Two Poems

Dance Of Destruction
How many times have we twirled around,
Kali and Man, hand in hand
circling the worldwide burial ground
of this atomic wasteland?

Take just one among her many arms
and spin apace the countdown,
hastening to the shrieking alarms,
trammeling every town.

Ashes to ashes and dust to dust
and the world a barren place—
hers is a radioactive lust
and we court her arms’ race.

How so lovely her necklace of skulls
and how seductive her hips
as we dance like island cannibals
and kiss her entrancing lips.

Ah ha! To taste the dust on her tongue
is to taste the Holocaust
and to be one of many among
the M.A.D. men—those ever Lost.

The Hammer, The Nails, The Wood
How fitting that a carpenter’s son
should die by tools of the trade,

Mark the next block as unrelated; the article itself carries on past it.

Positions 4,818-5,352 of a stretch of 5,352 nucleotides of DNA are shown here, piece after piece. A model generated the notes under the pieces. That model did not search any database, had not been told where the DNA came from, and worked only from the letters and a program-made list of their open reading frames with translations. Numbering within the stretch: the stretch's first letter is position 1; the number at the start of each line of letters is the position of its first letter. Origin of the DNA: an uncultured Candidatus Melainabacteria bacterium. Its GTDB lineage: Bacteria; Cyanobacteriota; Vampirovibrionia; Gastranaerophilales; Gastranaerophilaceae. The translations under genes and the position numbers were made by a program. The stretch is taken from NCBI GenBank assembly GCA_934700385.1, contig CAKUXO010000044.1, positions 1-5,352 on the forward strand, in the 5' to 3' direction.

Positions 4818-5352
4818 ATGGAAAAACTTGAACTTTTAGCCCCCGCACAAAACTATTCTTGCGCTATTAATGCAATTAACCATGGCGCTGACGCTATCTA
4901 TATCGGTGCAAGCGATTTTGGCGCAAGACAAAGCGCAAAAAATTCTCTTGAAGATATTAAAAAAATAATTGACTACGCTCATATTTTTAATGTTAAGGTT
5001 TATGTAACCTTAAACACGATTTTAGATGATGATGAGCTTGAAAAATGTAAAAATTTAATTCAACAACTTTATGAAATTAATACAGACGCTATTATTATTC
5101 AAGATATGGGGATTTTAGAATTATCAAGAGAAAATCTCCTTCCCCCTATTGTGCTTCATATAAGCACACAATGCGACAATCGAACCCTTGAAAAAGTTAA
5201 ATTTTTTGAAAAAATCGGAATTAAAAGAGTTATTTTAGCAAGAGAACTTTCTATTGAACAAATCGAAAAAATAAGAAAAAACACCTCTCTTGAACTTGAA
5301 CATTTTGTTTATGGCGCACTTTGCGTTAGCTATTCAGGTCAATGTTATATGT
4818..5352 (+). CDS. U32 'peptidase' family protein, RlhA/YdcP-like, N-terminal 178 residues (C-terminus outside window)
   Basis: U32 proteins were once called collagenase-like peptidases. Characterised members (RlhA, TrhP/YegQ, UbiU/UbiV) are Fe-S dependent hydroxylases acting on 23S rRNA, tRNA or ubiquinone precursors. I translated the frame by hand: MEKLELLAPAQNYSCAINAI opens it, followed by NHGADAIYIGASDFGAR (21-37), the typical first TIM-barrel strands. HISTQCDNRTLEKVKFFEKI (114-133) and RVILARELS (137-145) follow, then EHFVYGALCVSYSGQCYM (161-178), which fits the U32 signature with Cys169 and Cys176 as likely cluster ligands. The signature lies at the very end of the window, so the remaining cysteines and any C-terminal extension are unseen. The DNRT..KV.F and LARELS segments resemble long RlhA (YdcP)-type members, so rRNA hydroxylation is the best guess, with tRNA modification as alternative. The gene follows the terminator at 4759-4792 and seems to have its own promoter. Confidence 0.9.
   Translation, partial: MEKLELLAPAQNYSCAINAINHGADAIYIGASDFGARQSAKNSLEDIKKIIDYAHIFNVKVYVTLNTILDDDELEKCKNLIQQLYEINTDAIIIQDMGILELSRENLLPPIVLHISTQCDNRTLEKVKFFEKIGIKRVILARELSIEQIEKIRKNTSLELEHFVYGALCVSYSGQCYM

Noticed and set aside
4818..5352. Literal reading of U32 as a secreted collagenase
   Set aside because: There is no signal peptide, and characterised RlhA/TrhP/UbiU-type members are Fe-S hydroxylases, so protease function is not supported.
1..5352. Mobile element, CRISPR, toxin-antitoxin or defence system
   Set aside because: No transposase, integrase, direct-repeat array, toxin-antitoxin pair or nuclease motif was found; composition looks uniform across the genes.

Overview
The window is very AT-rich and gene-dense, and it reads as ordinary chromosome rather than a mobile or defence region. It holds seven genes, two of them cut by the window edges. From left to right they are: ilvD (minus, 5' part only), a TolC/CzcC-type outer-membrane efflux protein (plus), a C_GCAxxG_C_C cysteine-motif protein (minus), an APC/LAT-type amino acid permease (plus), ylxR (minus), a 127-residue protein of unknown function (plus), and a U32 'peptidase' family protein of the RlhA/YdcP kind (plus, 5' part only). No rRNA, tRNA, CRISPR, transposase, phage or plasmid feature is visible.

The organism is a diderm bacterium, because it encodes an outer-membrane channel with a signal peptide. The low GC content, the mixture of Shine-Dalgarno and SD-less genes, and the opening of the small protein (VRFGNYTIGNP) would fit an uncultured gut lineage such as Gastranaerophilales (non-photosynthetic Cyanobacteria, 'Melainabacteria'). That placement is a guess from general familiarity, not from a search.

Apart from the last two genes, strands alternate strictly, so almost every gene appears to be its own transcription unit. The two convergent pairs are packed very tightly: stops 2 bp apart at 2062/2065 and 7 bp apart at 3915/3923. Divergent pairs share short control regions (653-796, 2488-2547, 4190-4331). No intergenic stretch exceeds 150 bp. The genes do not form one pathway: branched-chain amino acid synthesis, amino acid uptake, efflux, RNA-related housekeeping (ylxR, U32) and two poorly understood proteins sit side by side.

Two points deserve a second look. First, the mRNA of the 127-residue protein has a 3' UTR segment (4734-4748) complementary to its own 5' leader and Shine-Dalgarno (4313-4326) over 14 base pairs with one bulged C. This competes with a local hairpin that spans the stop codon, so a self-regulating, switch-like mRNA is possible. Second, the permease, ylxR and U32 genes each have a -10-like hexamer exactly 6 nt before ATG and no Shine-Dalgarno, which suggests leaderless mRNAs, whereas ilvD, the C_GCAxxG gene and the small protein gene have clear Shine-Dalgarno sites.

all of the houses now undone
for an empire by conquest made.

When they hammered the three long nails
did he see the distant days
or hear the far-off church bells
summoning flocks to sing his praise?

Did he see the world overtaken
with his hard words so softly spoken—
when he proclaimed himself forsaken
was it in seeing the covenant broken?

No doubt he heard them sing such songs
in adoration of their beloved Christ
while committing unapologetic wrongs
to forge a blood-soaked zeitgeist.

Perhaps he heard, above the cheers
of the Romans who mocked his pain,
the war cries through the future years
of those of a self-righteous reign.

How like those planks of rigid wood
his flocks would become in time—
unbending, hard, holding as best they could
cross-purposes and poor pantomime.

So did he receive a vision of life
as he died a carpenter’s death;
did he see pain, hypocrisy, strife—
was that the doubt in his final breath?

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